How to form a Non-profit Organization in Texas
Get your Website
- First thing's first: you need to secure a domain name for a website. Ok, this isn't absolutely necessary, but if you want a website you can purchase a domain name at GoDaddy. It costs about $9 per year, plus web hosting fees from your internet service provider. I set up virtual hosting for my domain, but if you have no interest in such things then it's best to leave it to the professionals.
File Documents with the Secretary of State
- To get an idea of how much it will cost you to incorporate, take a look at this listing of all fees for filing documents with the Corporations Section. You will find that it is downright cheap to establish a non-profit corporation in Texas. You will also find that for an extra $25 per document, you can get "expedited processing" -- which means that they'll process your filing within a day. Unless you're in a hurry, there's no need for this -- their normal turnaround time is pretty reasonable.
- If you anticipate that it may be awhile before you file your articles of incorporation, you may want to reserve the name of your organization while the documents are in preparation. This costs $40, and will ensure that nobody else can use that name for a period of 120 days. This isn't necessary, but if you are paranoid that your name might be taken then it's worth the money for peace of mind. You'll need to fill out this form and submit two copies to the Corporations Section of the Office of the Secretary of State.
- Now you're ready to start preparing your articles of incorporation. The basic requirements are reasonably simple, and the answers to many common questions can be found in the Corporation Section's FAQ. For more detailed information, I highly recommend the Filing Guide for Business Organizations & Nonprofit Associations published by the Secretary of State.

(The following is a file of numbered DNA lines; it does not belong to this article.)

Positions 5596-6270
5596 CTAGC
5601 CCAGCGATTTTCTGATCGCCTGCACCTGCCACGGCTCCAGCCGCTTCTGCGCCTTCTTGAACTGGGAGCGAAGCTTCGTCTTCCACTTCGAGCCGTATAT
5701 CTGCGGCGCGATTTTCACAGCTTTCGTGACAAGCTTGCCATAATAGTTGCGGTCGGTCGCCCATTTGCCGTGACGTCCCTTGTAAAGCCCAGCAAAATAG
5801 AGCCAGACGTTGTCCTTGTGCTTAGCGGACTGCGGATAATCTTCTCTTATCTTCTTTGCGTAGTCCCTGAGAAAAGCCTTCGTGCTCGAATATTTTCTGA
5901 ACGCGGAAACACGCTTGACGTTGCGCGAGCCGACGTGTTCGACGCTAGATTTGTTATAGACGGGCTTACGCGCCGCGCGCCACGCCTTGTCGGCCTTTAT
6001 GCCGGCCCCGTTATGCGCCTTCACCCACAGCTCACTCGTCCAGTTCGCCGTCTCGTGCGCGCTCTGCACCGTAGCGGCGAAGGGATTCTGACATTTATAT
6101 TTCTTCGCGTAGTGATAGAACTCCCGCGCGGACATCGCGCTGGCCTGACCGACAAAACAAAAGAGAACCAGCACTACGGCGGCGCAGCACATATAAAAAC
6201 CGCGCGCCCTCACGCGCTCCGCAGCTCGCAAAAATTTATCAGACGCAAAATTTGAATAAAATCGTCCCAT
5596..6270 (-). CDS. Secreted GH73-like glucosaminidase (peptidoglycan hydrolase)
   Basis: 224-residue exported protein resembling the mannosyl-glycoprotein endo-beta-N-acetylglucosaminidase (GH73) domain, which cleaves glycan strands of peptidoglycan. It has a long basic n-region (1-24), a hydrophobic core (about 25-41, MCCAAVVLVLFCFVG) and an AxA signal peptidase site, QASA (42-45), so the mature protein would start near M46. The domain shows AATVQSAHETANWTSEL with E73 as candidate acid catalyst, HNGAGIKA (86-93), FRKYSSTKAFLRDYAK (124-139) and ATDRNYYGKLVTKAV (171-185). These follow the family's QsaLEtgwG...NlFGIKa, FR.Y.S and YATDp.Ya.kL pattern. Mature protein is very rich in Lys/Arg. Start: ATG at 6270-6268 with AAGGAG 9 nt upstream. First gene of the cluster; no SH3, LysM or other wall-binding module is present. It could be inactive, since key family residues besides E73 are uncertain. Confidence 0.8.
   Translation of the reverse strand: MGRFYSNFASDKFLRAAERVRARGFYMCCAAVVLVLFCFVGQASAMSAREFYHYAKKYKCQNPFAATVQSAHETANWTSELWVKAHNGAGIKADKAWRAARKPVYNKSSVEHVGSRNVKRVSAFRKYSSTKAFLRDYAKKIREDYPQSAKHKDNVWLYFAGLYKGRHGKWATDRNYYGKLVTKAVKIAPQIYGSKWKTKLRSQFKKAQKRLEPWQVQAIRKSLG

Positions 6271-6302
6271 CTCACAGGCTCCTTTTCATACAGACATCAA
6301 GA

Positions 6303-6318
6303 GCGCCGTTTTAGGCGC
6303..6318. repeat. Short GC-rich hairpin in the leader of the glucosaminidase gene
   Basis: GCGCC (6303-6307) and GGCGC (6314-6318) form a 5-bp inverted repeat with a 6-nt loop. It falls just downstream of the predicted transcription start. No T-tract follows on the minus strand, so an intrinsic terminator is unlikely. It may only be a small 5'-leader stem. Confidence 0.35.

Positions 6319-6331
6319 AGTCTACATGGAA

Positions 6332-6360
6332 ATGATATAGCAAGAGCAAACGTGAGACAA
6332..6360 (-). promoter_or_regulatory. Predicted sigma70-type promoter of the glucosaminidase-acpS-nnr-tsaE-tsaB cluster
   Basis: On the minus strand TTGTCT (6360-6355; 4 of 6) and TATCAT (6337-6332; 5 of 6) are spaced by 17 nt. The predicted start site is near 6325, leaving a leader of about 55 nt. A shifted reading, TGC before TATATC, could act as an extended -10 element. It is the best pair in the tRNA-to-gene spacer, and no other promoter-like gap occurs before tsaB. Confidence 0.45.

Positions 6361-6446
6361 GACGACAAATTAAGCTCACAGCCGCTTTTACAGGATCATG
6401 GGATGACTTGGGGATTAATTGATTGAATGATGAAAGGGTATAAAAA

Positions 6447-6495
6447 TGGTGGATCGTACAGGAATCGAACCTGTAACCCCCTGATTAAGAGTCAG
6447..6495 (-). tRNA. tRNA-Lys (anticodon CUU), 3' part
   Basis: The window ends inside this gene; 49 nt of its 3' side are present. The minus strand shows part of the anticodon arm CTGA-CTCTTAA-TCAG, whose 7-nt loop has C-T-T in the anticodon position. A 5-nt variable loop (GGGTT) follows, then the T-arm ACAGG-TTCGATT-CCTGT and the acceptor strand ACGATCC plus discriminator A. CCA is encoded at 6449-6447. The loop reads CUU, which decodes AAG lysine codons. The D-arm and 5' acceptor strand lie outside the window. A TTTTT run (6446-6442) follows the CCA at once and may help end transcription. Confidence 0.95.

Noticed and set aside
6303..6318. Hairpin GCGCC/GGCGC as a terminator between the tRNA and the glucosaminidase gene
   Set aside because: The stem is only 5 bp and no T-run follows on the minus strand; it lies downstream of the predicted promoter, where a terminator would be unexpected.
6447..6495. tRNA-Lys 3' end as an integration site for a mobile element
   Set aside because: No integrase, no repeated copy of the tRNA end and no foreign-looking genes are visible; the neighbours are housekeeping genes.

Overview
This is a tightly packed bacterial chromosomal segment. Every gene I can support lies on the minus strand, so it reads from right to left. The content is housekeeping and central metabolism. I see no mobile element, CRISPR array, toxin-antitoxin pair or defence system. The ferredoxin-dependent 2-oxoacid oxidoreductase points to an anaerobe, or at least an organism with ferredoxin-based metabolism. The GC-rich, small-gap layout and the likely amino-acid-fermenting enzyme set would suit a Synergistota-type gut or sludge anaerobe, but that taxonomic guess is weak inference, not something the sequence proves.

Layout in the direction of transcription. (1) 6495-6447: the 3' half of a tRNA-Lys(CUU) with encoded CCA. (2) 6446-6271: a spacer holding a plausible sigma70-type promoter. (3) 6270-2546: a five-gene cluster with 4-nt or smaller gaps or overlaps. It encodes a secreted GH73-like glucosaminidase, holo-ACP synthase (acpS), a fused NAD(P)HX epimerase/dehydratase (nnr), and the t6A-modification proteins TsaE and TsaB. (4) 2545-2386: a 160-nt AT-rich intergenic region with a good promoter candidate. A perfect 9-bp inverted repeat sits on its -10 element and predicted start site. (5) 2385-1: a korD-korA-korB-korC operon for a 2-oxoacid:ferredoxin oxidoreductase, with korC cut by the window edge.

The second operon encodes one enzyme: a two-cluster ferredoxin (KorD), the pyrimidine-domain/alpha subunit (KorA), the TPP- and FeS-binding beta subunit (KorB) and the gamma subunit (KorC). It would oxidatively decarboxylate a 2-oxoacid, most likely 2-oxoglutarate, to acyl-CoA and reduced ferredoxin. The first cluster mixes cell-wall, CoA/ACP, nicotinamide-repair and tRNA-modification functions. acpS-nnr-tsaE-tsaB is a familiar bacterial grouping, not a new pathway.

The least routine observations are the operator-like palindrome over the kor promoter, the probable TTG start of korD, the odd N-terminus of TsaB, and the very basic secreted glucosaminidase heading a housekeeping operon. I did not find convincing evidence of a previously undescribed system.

- If you want your non-profit organization to be tax-exempt, now is the time to think about it. There are specific requirements that the articles of incorporation must satisfy for a corporation to be exempt under the IRS tax code [501(c)(3)]. The best source for this information is IRS Publication 557 called "Tax-Exempt Status for Your Organization". It contains sample articles of incorporation from which you can borrow language directly.
- My articles of incorporation satisfy the bare minimum requirements in Texas, and contain the specific language that allowed my organization to get tax-exempt [501(c)(3)] status. You can take a look at my articles if you like. Once you have prepared your articles, submit two copies to the Corporations Section along with the $25 filing fee.
Deal with the IRS
- Once your articles have been filed and approved by the Secretary of State, the next thing you'll want to do is apply for an Employer Identification Number through the IRS. You need to do this whether or not the organization plans to have employees, because it establishes an official identity for the organization. You will not, for example, be able to establish a bank account in the organization's name without an EIN. If you're in a hurry, you can get an EIN over the phone and mail your form to the IRS afterwards.
- If you've designed your non-profit organization to be tax-exempt, the next step will be to apply for recognition of that exemption by the IRS. If the organization has annual gross receipts less than $5000, then you are not required to file this form, but you may want to do so anyway to ensure donors that their contributions will be tax-deductible, or to avoid state franchise taxes. The application needs to be accompanied by a fee of either $150 or $500 depending on the amount of income the organization is expected to gross during the first four years.
I hope that you have found this summary of my experience to be useful. If so, please contact me and let me know what sort of non-profit organization you are establishing. Also, please visit the website of my organization, see what I'm doing, and consider making a donation. Good luck!